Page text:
At her painting studio and home in Saro, Cantabria.
On the green and lush sultry hills of Saro, just inland from the Cantábrico Sea on the northern coast of Spain, lies Vicky Uslé’s creative sanctuary. Isolated from the hustle of the city, she immerses herself in this peaceful environment to fashion vast artwork canvases conveying her very personal sensibilities. She usually spends half the year at her second home in New York, which allows her the freedom to apply a different geographical and cultural perspective to her work.
With her partner Rubén, whom she has known since childhood, the couple have welcomed a child into the world. Now 4 years old, Saja radiates energy with her sweet smile as she wanders around the idyllic Saro homestead, seemingly enchanted by the atmosphere of the graceful stone house and Vicky’s studio.
It was late when we arrived, and only the moonlight could guide us up the narrow path to the couple's delightful Cantabrian home. As we entered, we were literally blown away by the magic of the place. The crackling sound of burning wood in fireplaces, and the smell of lavender on our linen sheets as we drifted off to sleep, filled us with excitement at the prospect of what the next morning would bring.
Before 8am, little Saja leaves to school, the lifting fog starts to reveal the contours of the outdoor garden, and we are awestruck by its beauty . Vicky rises in an tetchy mood, but that doesn’t stop us from chatting for at least two hours between cups of tea, and catching up from our last meeting three years ago in New York. Her art shows have grown in stature since then, and she is just putting the finishing touches to the last batch of pieces before moving with her family to Brooklyn and her new studio. This last collection is comprised of large, abstract canvases sporting precise shapes and bright-colored, sweeping rainbow strokes. Most of her art is untitled - she doesn’t find it necessary to name these compositions. On some canvasses, the dreamy, colorful shapes appear to float on empty white spaces; on others, they obscure the background completely.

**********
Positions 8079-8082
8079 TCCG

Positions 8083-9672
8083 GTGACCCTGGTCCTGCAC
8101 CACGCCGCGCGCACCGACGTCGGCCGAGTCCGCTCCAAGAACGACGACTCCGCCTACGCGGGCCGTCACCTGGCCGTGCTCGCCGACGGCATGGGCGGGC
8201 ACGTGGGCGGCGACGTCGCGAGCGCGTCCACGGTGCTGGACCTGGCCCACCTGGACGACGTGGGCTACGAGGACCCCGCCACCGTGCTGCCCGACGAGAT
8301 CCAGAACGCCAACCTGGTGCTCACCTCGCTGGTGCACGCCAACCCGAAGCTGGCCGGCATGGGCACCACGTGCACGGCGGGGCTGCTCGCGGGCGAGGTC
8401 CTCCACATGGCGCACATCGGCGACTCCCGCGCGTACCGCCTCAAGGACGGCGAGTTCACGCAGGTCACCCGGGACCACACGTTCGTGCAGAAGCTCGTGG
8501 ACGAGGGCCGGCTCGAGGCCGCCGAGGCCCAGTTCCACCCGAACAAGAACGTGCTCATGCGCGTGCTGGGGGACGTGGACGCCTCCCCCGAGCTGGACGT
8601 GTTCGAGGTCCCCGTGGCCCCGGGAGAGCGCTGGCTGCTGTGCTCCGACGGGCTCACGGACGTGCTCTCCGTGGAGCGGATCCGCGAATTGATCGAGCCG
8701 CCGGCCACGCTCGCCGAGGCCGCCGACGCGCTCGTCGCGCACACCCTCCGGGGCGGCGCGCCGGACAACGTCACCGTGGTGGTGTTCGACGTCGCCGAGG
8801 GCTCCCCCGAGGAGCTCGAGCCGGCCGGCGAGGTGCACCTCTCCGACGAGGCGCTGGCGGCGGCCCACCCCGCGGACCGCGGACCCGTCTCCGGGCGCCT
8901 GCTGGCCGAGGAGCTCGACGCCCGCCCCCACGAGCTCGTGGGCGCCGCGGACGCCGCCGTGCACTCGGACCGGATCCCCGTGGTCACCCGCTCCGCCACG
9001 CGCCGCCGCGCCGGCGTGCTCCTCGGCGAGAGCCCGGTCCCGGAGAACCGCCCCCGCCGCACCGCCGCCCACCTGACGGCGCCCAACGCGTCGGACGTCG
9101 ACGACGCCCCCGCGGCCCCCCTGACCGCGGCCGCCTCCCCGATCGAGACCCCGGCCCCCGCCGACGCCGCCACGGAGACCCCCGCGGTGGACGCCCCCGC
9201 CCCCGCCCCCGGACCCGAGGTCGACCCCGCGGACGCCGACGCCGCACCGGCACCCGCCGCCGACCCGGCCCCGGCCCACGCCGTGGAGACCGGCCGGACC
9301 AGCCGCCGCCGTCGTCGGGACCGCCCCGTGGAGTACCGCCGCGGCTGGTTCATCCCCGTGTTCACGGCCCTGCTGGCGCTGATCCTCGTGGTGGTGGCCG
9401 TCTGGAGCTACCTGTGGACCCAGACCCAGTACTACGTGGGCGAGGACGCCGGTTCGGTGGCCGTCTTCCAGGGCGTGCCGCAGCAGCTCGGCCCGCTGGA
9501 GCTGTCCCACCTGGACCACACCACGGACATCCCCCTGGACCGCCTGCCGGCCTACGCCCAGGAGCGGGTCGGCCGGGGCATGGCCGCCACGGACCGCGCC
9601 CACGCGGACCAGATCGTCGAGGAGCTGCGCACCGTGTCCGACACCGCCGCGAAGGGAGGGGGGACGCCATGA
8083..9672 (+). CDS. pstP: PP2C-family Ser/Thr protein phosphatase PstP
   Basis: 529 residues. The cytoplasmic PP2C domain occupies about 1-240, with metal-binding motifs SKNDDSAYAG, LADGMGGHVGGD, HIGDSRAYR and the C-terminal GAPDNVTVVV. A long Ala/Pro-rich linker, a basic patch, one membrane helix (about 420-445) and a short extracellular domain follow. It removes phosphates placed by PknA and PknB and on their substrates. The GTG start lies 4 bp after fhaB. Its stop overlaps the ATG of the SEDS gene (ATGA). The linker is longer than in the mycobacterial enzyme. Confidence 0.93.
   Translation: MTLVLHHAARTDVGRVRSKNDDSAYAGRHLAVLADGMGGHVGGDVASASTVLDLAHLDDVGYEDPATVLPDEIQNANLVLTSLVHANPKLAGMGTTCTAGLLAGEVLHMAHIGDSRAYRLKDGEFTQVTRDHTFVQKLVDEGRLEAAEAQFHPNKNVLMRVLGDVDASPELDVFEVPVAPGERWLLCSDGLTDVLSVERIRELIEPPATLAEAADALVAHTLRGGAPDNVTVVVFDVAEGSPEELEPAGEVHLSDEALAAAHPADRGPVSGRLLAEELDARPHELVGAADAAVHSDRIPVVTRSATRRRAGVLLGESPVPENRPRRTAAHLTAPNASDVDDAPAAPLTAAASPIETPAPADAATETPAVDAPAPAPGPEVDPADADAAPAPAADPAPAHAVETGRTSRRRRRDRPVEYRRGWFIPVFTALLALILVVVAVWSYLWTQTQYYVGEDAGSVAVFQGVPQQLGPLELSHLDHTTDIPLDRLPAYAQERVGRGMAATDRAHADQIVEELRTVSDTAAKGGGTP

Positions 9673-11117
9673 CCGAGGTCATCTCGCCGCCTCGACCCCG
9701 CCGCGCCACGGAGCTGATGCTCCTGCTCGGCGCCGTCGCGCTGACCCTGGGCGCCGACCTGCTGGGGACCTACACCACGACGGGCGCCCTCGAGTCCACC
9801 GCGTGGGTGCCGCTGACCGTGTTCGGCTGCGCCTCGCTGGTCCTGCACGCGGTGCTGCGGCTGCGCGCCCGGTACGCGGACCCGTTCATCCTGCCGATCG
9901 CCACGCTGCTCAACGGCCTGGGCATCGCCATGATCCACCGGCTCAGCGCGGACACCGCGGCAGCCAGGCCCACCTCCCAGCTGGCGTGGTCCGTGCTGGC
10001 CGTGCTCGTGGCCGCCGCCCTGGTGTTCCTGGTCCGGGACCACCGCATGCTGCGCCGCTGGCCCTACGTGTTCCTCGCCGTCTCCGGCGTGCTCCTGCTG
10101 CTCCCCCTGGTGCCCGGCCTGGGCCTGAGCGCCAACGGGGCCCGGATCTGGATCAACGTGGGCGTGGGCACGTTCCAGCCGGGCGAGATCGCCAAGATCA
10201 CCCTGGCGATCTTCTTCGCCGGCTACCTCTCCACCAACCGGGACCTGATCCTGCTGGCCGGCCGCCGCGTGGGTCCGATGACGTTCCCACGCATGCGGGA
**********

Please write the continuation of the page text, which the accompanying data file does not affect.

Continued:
The way Vicky talks about her upbringing is truly inspiring. Both her parents are artists, and she spent her childhood shuttling between paint studios in Cantabria and New York. Over the years, her parents established a long-term base here in Saro, having been able to build an impressive steel structure to house both their studios. Vicky was eventually given the original house for living and working, and the whole family act as caretakers of this magical place, which is surrounded by animals, carefully-selected tree species, and a vegetable garden. The family dynamic, it seems, is solely determined by their work schedules, and the hours they all dedicate to creating their art. I admire their philosophy and the outlook for their future. Vicky has now set up base camp in New York. She is such a hard worker, and devoted artist that she deserves the best of luck.
Additional photography by Jose Saenz de Heredia